Investigation reveals some rental property agencies collect unnecessary, potentially illegal information from applicants

Renters United says the behaviour found in Consumer NZ's report is something they hear about every week.
Renters United says the behaviour found in Consumer NZ's report is something they hear about every week. Photo credit: Getty Images

By Niva Chittock for RNZ

A Consumer New Zealand investigation has found some rental property agencies are collecting unnecessary, and in some cases potentially illegal information, from prospective tenants.

Earlier this year, people posing as renters contacted 32 property agencies in Auckland, Wellington, Palmerston North, Nelson and Dunedin.

It found overall, property agents showed "a good knowledge of the revised Privacy Act."

But 6 percent of the agents asked for bank statements in their application, which is a breach of the Privacy Commission's landlord guidance and may also be in breach of the Privacy Act.

Ten percent also asked the caller to voluntarily supply extra information, such as age, gender and relationship status.

"In a tight rental market, such as the one we've got across the country at the moment, that really leaves tenants with very little choice but to comply, otherwise they face the very real prospect of missing out on a house," Consumer NZ chief executive Jon Duffy said.

That was the experience of one woman who spoke to the investigation.

The 22-year-old who did not want to be named, had a sit-down interview with a landlord in Wellington city who asked about her religious beliefs, alcohol consumption, and cleanliness.

She told Consumer NZ time pressure and her desperation to find a home blinded her to how inappropriate the questions were at the time.

It turned out to be "the first sign of [the landlord's] intrusive and creepy behaviours exhibited during my tenancy," she said.

The tenancy was an awful experience and she ended it early, the woman said.

Duffy said the requests for bank statements were concerning, especially when landlords already had access to a tenant credit system.

"That's pretty invasive. It's pretty demeaning to be honest, to have a property manager trawl through your intimate banking information and make a judgement call about whether you're a fit and proper person to be tenanted in a property."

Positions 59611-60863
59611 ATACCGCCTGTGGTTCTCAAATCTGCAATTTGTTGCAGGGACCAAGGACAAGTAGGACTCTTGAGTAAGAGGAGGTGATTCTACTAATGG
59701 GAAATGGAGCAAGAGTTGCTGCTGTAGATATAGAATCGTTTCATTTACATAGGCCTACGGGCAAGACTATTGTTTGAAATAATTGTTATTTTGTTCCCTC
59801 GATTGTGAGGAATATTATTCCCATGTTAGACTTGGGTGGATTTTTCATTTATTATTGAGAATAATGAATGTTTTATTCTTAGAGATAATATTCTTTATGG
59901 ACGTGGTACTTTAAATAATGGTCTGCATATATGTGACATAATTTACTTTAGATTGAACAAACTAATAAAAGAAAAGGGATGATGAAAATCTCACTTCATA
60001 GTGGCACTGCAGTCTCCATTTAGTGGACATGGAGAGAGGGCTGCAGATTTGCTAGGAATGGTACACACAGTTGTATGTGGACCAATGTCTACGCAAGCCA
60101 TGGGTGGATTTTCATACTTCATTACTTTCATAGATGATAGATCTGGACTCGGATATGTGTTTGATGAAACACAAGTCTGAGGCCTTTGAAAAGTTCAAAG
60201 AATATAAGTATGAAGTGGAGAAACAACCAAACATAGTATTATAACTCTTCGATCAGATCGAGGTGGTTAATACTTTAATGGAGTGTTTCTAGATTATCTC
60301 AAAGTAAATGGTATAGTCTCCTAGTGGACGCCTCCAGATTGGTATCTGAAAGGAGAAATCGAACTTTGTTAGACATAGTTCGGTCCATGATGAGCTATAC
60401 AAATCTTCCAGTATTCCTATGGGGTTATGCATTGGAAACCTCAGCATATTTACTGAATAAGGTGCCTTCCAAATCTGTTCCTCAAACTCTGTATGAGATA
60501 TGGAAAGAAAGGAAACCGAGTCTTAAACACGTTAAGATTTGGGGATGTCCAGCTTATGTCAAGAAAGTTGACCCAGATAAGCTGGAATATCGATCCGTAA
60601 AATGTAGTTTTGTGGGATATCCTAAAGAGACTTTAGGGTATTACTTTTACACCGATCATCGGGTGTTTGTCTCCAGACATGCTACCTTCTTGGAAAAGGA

Renters United president Geordie Rogers said his organisation heard about this sort of behaviour every week.

It had become common practice in places for tenants to supply cover letters and "rental CVs", Rogers said.

The information transfer between tenants and property agencies or landlords was a one-way street, he said.

"If a renter was to ask that information of a landlord, given that the renter is going to be living in that person's house, they might want some background details on how well the landlord maintains the property. Many landlords would not be willing to provide that."

There was also a power imbalance at play which was preventing tenants from speaking up or complaining to their landlord for fear of jeopardising their home, Rogers said.

"Landlords even are saying 'look, I know you don't have to provide this information but if you don't, it's more likely that you won't get the property, so just provide the information, it's just easier that way'."

Renters United wanted the practice to be stopped, he said.

Duffy said the Consumer NZ investigation only looked into the initial property inquiries stage but there was the possibility more breaches may be occurring further along in the rental process too.

He believed the current complaints system was not good enough.

"At the moment, a Privacy Act complaint could be made, but the property manager or the property management firm is going to know who the tenant is that makes that complaint," Duffy said.